When Annabelle awakes from a scary dream of a WWII Navy ship returning through a time wormhole in the Bermuda Triangle with crew’s limbs stuck randomly to the bulkheads, she knows she’s in for an interesting week at the new Seaquarium.

In Green Turtle trilogy Part-1 she met the mysterious John, head of a Bahamian initiative to save world oceans, when she started work for the consortium in its ocean-floor lab.

In part two, Coco Bay, she discovers the marine project has endless resources — both financial and electromagnetic — somehow connected with 500,000 square miles of Bermuda Triangle on their doorstep. Harnessing electromagnetic Triangle energy could work miracles for her local Out-Island community and she finds herself drawn by the thrill of rescuing endangered species, without really understanding where these never-before glimpsed denizens of the deep are being rescued from!

When an entire human family returns through the wormhole to help John scale up the operation from eco-project to wholesale planetary migration, she dives in to help. These are John’s own children, missing in the time-fabric since the project began forty years earlier.

A random chain of events may save earth’s sister world, Europa, with its great mysterious deep, but may also redeem Earth’s inhabitants from destroying their own future.

Coco Bay — second in the fantasy trilogy — will appeal to a wide age/readership, within the present-day context of world concern for mass extinctions. Its scientific reality pulls readers into a scenario which crosses electromagnetic boundaries, suggested by exciting developments in plasma science current with astronomers and physicists.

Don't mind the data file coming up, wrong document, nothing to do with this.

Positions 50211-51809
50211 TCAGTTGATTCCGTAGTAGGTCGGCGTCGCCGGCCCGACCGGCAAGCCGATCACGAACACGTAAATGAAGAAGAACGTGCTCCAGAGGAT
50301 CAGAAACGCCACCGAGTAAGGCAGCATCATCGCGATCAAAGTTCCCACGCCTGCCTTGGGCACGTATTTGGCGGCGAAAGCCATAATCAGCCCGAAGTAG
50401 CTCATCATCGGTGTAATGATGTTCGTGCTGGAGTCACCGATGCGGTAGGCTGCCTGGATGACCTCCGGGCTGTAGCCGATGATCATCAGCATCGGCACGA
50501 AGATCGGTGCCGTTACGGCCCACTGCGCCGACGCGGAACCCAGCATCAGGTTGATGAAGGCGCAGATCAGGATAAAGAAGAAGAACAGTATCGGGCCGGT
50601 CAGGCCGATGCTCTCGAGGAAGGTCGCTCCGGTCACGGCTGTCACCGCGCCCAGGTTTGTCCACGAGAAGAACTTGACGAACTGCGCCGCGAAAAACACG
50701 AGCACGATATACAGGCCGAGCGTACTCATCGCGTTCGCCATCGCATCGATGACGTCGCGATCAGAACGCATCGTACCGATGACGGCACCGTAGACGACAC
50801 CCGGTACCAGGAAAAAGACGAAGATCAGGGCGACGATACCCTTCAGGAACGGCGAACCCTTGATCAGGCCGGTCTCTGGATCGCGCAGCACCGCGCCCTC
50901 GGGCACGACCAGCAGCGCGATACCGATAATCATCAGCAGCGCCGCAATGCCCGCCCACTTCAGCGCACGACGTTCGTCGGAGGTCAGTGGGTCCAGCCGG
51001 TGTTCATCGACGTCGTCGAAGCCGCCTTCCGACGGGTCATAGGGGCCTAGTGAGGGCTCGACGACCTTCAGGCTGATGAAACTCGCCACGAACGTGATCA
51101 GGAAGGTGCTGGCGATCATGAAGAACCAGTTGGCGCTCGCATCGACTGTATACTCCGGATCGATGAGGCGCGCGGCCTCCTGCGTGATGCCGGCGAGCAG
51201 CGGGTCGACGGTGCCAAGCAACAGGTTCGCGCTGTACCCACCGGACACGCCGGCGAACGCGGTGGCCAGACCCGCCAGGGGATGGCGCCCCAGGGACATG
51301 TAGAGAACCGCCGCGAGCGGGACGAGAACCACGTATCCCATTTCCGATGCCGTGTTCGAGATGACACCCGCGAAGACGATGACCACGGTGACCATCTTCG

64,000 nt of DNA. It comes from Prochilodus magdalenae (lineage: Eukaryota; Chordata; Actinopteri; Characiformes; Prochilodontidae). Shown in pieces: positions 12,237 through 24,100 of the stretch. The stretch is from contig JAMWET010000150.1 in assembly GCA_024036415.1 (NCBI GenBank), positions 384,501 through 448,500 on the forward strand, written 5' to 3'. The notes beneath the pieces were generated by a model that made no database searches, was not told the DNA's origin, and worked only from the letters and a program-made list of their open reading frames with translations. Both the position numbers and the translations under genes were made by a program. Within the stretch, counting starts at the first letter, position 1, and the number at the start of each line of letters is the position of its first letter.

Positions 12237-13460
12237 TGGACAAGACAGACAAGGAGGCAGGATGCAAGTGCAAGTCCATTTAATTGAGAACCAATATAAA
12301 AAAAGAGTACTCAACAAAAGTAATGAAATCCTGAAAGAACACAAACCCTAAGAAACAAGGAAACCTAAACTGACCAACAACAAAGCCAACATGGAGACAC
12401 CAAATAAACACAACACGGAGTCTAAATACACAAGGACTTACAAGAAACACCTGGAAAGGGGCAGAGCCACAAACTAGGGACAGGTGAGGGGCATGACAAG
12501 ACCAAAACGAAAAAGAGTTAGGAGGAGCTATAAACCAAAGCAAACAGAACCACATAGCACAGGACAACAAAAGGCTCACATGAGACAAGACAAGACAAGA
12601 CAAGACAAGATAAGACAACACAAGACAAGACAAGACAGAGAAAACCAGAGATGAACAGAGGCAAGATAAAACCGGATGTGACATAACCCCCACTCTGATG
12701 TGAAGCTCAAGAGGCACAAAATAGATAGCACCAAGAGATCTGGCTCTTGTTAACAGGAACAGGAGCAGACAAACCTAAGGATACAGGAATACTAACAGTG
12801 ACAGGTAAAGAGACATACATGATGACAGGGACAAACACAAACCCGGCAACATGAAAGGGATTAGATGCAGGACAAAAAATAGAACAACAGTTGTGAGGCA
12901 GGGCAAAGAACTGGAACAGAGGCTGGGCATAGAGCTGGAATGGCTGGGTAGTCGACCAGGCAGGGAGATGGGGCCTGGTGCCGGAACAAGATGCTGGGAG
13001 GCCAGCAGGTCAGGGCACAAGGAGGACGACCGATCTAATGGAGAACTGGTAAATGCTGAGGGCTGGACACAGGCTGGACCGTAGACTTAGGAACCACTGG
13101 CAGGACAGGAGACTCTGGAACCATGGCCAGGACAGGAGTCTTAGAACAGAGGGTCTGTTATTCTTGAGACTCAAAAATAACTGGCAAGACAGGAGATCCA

Parliament buildings, Rawson Square, Nassau, Bahamas


The Bahamas’ unique setting and history will appeal to readers, travelers and piracy buffs alike.

Fantasy/borderlineSciFi novel along the lines of Cosmic Connection meets The Abyss, its final (electromagnetic) surprise twist should entice readers for more.

*ABNA first round neurosis ends February 23rd when they announce 1000 authors in each category who will go forward. Wish us luck.
©2012 Marian Youngblood

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February 11, 2012 - Posted by | authors, culture, fiction, novel, popular, publishing, writing | , , , , , , , , , , , , , , , , , , ,

4 Comments »

  1. Just read Coco Bay, first chapter, from your blog link. Looks an exceptionally interesting story and I wish you the ultimate success with ABNA.

    The 1970s rumours of the Philadelphia experiment were the catalyst from where my interest in quantum mechanics, U.F.O.s, crop circles and the paranormal originated. It came at a time shortly after I started working in the field of electronics, so the idea of links with electro-magnetic energy were particularly intriguing.

    Good luck, Marian.

    Rob…

    Comment by Rob Read | February 12, 2012 | Reply

  2. ahh, Rob. Thank you. Praise from you is praise indeed. Bless you for adding good fortune to an already palpable mix of shared knowledge. I am DELIGHTED my story ‘taster’ did it for you. Déjà vu, indeed. Our interests mesh more closely than I realized — crop circles, fascination w/paranormal; I have benefitted from your electronics mastery on past occasions!

    I am a total novice at quantum reality, but in there somewhere, I believe, is our way forward as a race… I find writing around that subject brings me a kind of closure.
    xM
    p.s. I really WISH your darling Monique had raised her pallid cheeks from the depths of your cellar more often during NaNo, so she might have shared some of the above… but I KNOW she WILL 🙂

    Comment by siderealview | February 12, 2012 | Reply

  3. I like that opening line!
    Not sure I could’ve handled the pressure of the ABNA.

    Comment by Alex J. Cavanaugh | February 12, 2012 | Reply

    • hi Alex — it’s amazing what we can do when we apply ourselves… you seem to be one for whom doors open… but contests are good because they stretch us!!! good luck for your book launch. Knock ’em dead.

      Comment by siderealview | February 12, 2012 | Reply